I didn't manage to get this into the last issue, but even though the auction has now ended I wanted to publish this nice set of mini-articles from Fred Holabird about some interesting and significant coins associated with the U.S. Civil War.
1861-O $20 Liberty Head Gold Piece
Could this be "Confederate Money"?
All of the 1861 coins minted in Charlotte, Dahlonega and New Orleans are of keen and intense interest by Civil War and Confederate collectors.
Louisiana joined the Confederacy on Feb. 4, 1861. Five days earlier, the State had seized the US Mint in New Orleans.
The story is important and complex (see History of the New Orleans Mint by Doug Winters). Bowers (US Gold Coins, 1982) states that the US Government struck 5,000 pieces before the State seized the Mint, the State struck 9,750 coins, and the Confederacy struck 2,991 coins for the total of 17,741.
Officially, that means 16.7% of the 1861-O $20 gold coins are "Confederate money."
Mint Director Snowden went on the warpath, recommending to Treasury Secretary Samuel P. Chase that the Government remove the 1861-O gold coins from circulation and render them not lawful legal tender. The President and Secretary Chase chose to ignore Kint Director Snowden, and the 1861-O remained legal tender, even though 12,741 coins were struck illegally, which also means they did not have the usual assay checks. A study of the fineness of 1861-O $20 gold coins is thus of great interest.
1865 US $20, SS Republic Treasure
The SS Republic was launched in 1853 as the SS Tennessee.
In 1861, at the outbreak of the Civil War, she was stuck in port at New Orleans. Confederates took control of the ship for use as a blockade runner as the CSS Tennessee. But Union forces, after capturing New Orleans, took the ship and put it to use as the USS Tennessee. During the Battle of Mobile Bay, the Tennessee was used to attack Ft. Morgan.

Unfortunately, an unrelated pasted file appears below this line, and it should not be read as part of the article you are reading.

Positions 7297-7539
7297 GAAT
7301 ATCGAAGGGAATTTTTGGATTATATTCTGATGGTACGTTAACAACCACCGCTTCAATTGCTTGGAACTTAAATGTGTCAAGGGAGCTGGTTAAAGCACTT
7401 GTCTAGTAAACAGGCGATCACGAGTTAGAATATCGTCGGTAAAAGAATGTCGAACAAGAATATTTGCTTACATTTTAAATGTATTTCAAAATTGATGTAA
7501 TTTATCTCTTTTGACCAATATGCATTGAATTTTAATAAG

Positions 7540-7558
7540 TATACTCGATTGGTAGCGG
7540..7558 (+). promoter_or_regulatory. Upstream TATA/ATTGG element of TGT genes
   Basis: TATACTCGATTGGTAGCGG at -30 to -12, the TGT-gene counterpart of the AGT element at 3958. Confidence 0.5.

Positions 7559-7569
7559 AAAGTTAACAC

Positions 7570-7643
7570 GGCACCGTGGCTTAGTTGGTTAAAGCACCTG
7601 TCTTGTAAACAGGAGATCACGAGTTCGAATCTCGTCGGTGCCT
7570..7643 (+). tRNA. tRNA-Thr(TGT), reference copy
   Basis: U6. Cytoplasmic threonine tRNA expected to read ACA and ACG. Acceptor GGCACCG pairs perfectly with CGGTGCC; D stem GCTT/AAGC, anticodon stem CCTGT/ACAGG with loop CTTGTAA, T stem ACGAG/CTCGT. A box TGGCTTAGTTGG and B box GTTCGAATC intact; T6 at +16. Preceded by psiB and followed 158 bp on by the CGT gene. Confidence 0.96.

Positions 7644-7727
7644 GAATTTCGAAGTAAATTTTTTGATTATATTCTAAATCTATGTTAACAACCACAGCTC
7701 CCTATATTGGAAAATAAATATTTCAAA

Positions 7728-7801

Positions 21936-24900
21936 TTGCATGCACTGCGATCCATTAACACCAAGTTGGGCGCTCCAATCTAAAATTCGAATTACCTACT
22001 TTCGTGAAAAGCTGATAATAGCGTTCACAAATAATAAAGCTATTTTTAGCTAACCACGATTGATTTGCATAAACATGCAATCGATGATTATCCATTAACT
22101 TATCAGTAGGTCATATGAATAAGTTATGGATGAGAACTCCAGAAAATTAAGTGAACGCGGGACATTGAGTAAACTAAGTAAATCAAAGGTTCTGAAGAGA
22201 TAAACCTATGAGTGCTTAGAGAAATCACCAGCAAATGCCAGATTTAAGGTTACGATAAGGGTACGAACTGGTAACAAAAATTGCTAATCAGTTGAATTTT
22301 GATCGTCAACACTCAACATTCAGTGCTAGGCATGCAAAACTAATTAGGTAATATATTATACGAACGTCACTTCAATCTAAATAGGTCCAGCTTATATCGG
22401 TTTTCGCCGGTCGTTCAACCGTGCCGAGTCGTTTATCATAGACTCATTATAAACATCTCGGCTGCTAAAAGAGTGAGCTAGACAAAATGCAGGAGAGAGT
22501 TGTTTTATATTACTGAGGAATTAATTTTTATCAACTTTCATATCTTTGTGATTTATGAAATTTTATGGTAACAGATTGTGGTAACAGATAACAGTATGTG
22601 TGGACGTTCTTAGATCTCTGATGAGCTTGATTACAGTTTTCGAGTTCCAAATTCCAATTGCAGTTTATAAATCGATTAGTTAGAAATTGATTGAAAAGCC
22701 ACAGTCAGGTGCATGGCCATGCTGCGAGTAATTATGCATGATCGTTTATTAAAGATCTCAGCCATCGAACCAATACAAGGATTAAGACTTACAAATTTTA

The ship was damaged in a hurricane in 1864 and pulled out of military service. When it was sold at auction in 1865, it was renamed the SS Republic.
The Republic left New York on October 18, 1865, bound for New Orleans. According to her captain, she was carrying passengers and a cargo of $400,000 in coins, mostly in gold $10 and $20 pieces, intended for use as hard currency after the Civil War.
Five days in, the ship encountered a hurricane off the coast of Georgia. Leaking in the hull extinguished the fire in the boiler, and the ship stalled, taking on water faster than her crew and passengers could bail her. At 4 pm on October 25, 1865, she sank.
The passengers and crew escaped in four lifeboats and a makeshift raft. Most of the passengers and crew survived, although several were lost on the raft before they could be rescued. All the coins were lost. Until 2003...
In August 2003, the wreck was located by Odyssey Marine Exploration, Inc. about 100 miles southeast of Savannah, Georgia, in about 1,700 feet of water. A salvage effort recovered about one-third of the rare 19th-century gold and silver coins carried aboard, worth an estimated $75 million!
1859-O Counterstamped "TN" Seated Liberty Half Dollar
As a counter-stamped coin from the S.S. Republic, the coin bears additional importance. The Republic sank off the coast or Louisiana in October, 1865, carrying coin for both public and private parties, as well as a payroll for soldiers.
With the Civil War over, New Orleans was beginning to prosper. This coin, dated 1859, may have had a portion of its life originating in Tennessee in 1861.
At the onset of the Civil War, Tennessee was approximately 70% Unionist. But after the attack at Fort Sumpter, the political tide changed, such that when the state voted on secession in July, the secessionists barely won the vote, and Tennessee became the last state to enter the Confederacy. The state had loud political factions, and this coin emphasizes that fact, as a Tennessee loyalist clearly stamped TN, 1861 on this coin during these difficult first six months of 1861. This is a unique and fascinating coin!
Wayne Homren, Editor
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